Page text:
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CONTACT LENSES OVER 40

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ANCHORAGE: 1345 West 9th Avenue [CLICK FOR MAP] | 907-272-2557  |  WASILLA: 1700 East Parks Hwy [CLICK FOR MAP] | 907-376-5266

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People over 40 have contact lens options

There's more than one way for people over age 40 to see well with contact lenses. For people who need reading glasses or bifocals but want to lead an active life, it's worth checking into the added convenience of contact lenses.


According to the American Optometric Association, contact lens options for people over 40 include:


The "monacle" contact lens--This is a contact lens focused for reading and other close work and worn on one eye only, usually the nondominant eye. It's for people over 40 who have good distance vision but whose reading vision has been affected by presbyopia, a vision condition that is part of the normal aging process and affects everybody.


Monovision - This involves wearing a contact lens for distance vision on one eye and a lens for near vision vision on the other. Most people who try monovision are able to adjust to it.


Bifocals - These contact lenses contain a vision correction for both near and far vision in one lens. It takes skill to prescribe bifocal contacts, and there are several different types of lenses to try.

Another option for those who need bifocals is to use reading glasses over contacts prescribed for distance vision This is not as convenient as either bifocal contacts or monovision, but many people use it.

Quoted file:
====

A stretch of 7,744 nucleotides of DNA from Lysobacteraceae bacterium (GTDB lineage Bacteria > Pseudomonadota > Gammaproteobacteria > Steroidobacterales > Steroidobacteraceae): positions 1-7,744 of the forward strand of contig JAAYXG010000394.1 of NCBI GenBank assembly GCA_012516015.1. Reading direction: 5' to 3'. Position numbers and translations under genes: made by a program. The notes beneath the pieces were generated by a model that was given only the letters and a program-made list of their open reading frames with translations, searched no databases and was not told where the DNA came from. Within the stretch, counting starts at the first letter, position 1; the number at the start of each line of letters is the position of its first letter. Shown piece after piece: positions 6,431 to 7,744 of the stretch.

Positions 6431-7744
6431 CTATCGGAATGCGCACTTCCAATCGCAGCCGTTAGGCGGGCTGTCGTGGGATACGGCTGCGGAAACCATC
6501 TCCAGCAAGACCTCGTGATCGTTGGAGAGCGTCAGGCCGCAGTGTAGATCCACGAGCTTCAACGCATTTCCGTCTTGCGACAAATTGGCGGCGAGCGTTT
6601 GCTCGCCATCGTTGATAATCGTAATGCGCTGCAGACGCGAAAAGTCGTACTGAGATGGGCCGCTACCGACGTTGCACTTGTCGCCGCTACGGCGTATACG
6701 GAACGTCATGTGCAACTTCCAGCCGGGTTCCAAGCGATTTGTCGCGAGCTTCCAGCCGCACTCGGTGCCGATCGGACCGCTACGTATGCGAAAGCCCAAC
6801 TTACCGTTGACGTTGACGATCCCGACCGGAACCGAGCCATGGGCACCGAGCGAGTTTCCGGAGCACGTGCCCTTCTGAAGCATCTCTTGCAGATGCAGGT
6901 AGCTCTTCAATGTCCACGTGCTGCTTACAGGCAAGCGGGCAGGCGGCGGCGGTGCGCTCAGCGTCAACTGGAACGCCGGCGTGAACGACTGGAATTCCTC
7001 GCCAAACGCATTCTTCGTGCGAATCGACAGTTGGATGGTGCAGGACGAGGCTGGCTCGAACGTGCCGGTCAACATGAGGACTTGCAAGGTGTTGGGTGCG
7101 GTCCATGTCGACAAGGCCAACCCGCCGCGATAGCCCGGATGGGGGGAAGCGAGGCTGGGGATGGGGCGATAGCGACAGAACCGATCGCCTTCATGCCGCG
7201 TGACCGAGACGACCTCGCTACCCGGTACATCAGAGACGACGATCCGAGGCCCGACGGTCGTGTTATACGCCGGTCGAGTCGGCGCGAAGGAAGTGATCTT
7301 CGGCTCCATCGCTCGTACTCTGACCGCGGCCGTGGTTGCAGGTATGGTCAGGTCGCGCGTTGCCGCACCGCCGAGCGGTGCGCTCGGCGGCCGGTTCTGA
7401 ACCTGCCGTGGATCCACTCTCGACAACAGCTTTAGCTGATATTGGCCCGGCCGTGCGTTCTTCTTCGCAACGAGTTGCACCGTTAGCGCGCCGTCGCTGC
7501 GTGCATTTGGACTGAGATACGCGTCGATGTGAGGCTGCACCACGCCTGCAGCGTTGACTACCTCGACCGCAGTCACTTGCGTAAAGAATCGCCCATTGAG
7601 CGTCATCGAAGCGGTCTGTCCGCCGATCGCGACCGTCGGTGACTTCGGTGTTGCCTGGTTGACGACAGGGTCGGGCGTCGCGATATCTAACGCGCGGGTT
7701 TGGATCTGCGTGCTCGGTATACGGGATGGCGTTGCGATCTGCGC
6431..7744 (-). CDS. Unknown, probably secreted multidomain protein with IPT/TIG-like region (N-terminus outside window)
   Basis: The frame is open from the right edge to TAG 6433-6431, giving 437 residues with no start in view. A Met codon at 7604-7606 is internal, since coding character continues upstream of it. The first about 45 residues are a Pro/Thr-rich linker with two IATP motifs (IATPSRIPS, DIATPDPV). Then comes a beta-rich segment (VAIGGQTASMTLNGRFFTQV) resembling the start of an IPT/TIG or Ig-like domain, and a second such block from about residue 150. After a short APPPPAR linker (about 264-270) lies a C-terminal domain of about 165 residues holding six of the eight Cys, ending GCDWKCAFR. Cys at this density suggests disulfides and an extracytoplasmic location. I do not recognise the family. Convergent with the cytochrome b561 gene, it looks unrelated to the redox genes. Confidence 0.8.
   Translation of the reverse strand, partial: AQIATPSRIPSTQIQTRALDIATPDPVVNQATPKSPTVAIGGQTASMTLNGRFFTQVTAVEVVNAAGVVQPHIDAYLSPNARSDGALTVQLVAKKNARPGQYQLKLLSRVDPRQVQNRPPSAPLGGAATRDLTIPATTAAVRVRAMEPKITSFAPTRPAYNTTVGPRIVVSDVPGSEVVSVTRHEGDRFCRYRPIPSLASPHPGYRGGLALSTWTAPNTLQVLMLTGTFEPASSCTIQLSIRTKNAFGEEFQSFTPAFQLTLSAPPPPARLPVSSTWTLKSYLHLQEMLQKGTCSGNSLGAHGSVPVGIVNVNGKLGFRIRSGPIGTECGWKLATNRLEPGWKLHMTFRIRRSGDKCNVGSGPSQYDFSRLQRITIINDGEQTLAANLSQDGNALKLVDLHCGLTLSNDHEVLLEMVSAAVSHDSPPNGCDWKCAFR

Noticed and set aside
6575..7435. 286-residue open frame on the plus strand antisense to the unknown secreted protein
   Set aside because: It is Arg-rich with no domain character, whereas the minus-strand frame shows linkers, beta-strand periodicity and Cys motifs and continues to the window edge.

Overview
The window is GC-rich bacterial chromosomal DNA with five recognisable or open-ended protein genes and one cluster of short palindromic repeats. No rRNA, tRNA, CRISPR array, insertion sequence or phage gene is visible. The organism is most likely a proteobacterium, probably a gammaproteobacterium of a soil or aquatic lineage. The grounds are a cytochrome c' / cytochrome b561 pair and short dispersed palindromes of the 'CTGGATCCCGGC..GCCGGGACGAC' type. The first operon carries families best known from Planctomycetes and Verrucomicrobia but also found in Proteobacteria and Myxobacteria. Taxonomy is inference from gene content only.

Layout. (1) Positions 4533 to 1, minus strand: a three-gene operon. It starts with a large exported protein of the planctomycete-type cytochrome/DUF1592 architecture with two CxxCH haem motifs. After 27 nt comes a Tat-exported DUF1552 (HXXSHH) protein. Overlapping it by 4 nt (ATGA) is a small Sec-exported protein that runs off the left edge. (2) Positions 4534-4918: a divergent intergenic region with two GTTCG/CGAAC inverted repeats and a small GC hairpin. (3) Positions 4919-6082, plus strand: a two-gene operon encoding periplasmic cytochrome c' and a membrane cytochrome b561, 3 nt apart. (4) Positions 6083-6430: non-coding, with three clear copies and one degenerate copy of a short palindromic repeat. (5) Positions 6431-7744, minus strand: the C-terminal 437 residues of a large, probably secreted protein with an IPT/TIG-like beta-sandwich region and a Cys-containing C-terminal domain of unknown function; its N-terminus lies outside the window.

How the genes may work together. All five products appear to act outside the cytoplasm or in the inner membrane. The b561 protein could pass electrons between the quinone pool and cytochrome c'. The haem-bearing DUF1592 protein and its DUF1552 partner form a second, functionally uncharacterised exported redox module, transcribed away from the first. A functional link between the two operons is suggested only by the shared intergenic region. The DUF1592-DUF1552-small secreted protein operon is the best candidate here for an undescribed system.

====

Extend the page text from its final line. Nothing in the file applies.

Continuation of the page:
Contact lens wearers over age 40 have some of the same lens options as younger wearers. They can choose from daily-wear soft lenses and rigid gas-permeable lenses, extended-wear lenses, disposable lenses, and planned replacement lenses. Success with contact lenses after age 40 depends leargely on the thoroughness of the care received, the association says. People with presbyopia have more complicated vision needs than younger people. Skill and extra time are needed to give them the lenses that will do the job for them.


It pays, therefore, to seek an optometrist who provides full-service eye care. It includes a thorough eye examination, tests of vision skills, individualized instructions for wear and care, and follow-up visits over a specified time.

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OTHER EYE EDUCATION LINKS

The American Optometric Association:  www.aoa.org

Alaska Optometric Association:  www.akoa.org

Mayo Clinic:  www.mayoclinic.com

Pacific University:  www.pacificu.edu

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